Saturday, February 18, 2012

On Heat Transfer

The last experiment of Physics 103.1 was all about heat transfer, particularly the three processes involved: conduction, convection and radiation. Basically, what we did this week was 2 experiments- the first of which was a test if whether the color of the container of a fluid had an impact on the rate of cooling of the fluid it encloses. For this part, we compared black and white bottles. The patterns we obtained for both bottles were more or less the same- both were exponential functions with approximately the same slope. This agrees with theoretical knowledge since heat transfer in the set-up was through conduction through the walls- the color of the containers do not really factor in.

The second part of the experiment was basically comparing the effect of color of the container of a fluid on the rate of heating of the enclosed fluid. We used a lamp for this part to induce heat transfer by radiation. As contrasted to the graph of cooling, the graph of heating was a straight line.

This last experiment was quite short, similar to the other thermo experiments. Dealing with the bottles and the graduated cylinder was quite nice since these tools remind me of Chem 16 days.

Saturday, February 11, 2012

On the Gas Laws

The experiment this week focused on a two simple equations that we encountered in our Chemistry classes- Boyle’s law and Charles’ law. The first states that for an ideal gas with its temperature constant, the product of the gas’ pressure and volume at any point in time is a constant. On the other hand, the second states that for an ideal gas with pressure constant, the volume divided by the temperature is a constant.

We were tasked to demonstrate the potency of these two laws using a syringe and heat engine apparatus. For Boyle’s law, we connected the syringe to the pressure sensor and manipulated the volume of the syringe by pushing down. We took the pressure reading and got PV. Theoretically, PV should be a constant but what we obtained was not. We blame this error on the syringe-sensor interface. Since the interface was not secured, gas might have leaked out. For Charles’ law, we put the heat engine on its side and connected it to the air chamber can placed on a hot bath. We, then, cooled the temperature by constantly adding ice. We obtained V/t and saw that this did not equal a constant. The error might have been due to leakage and improper V-t measurement.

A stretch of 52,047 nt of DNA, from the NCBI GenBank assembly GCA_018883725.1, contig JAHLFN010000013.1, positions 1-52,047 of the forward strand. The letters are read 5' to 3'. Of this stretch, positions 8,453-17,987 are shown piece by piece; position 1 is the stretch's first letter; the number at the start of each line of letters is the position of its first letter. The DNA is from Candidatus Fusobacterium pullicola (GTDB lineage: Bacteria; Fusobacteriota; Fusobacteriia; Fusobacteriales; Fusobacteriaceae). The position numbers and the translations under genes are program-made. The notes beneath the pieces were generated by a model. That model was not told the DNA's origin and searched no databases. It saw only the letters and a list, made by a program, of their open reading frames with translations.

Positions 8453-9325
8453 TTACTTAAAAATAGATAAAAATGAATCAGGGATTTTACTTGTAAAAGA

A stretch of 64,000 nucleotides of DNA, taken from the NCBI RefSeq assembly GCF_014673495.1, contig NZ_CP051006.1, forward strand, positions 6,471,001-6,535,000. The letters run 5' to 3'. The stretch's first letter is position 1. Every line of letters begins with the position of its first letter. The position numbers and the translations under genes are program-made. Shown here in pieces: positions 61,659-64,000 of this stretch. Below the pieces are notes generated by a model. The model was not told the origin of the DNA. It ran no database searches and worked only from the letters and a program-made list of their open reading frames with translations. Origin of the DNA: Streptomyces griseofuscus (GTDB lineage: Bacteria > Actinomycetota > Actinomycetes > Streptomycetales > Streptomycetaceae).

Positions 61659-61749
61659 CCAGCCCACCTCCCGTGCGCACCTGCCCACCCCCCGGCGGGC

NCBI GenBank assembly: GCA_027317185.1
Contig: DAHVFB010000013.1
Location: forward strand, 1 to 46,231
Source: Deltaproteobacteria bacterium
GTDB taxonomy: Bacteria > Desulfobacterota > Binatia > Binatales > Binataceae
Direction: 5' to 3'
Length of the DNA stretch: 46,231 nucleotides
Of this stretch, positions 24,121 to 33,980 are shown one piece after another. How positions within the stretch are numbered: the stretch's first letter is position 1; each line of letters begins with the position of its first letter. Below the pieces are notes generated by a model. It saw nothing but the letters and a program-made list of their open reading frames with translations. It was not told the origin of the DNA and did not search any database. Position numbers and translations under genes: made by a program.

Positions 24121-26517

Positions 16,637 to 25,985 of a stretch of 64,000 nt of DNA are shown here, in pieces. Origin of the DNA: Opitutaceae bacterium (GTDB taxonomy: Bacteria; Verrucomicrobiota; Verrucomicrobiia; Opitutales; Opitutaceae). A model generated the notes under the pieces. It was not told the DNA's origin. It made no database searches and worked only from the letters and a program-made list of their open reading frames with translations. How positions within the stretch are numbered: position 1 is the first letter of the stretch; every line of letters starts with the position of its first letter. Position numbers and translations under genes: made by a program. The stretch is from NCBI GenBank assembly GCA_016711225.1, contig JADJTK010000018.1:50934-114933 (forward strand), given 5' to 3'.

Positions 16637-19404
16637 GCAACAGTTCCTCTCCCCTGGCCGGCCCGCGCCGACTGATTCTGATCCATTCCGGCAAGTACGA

Saturday, February 4, 2012

On the Heat Engine

A heat engine is a device that converts thermal energy into other forms of energy. With that in mind, we were tasked to demonstrate the cycle of motion of a mass lifter heat engine composed of a piston attached to a system (with trapped air) which is also connected to an air chamber can.

A discussion of how a heat engine works is not provided here. Suffice it to say, the engine cycle consists of two parts: isobaric part (constant pressure) and adiabatic part (no heat flow). These parts correspond to the addition/removal of mass on the piston and the exposure of the air can to hot/cold temperature respectively.

Initially, I was quite clueless with what to do with the piston apparatus (which costs P35,000 as repeated quite often by the person handling the equipment) since it was the first time for me to handle the device. Also, the reason why the piston shifted height upon exposure of the air can to hot/cold temperature was not intuitive at first. I really had to think it over after the experiment. These deterrents caused me to be not much of a help with the procedural part of the experiment this week.

Monday, January 23, 2012

On the Freezing and Melting Point of Water

After a long hiatus, our Physics 103.1 lab resumed last Monday. What greeted us back was a relatively easy and quite fun experiment that dealt on the phase changes of water: freezing and melting. This entailed that we would be dealing with ice (which was fun to munch on hehe) since we had to freeze tap water and monitor the temperature changes accompanying it. After creating ice, we boiled a cup of water and placed our newly frozen ice near the warm water. Similar to the first part, we measured the temperature along the way until the ice melted.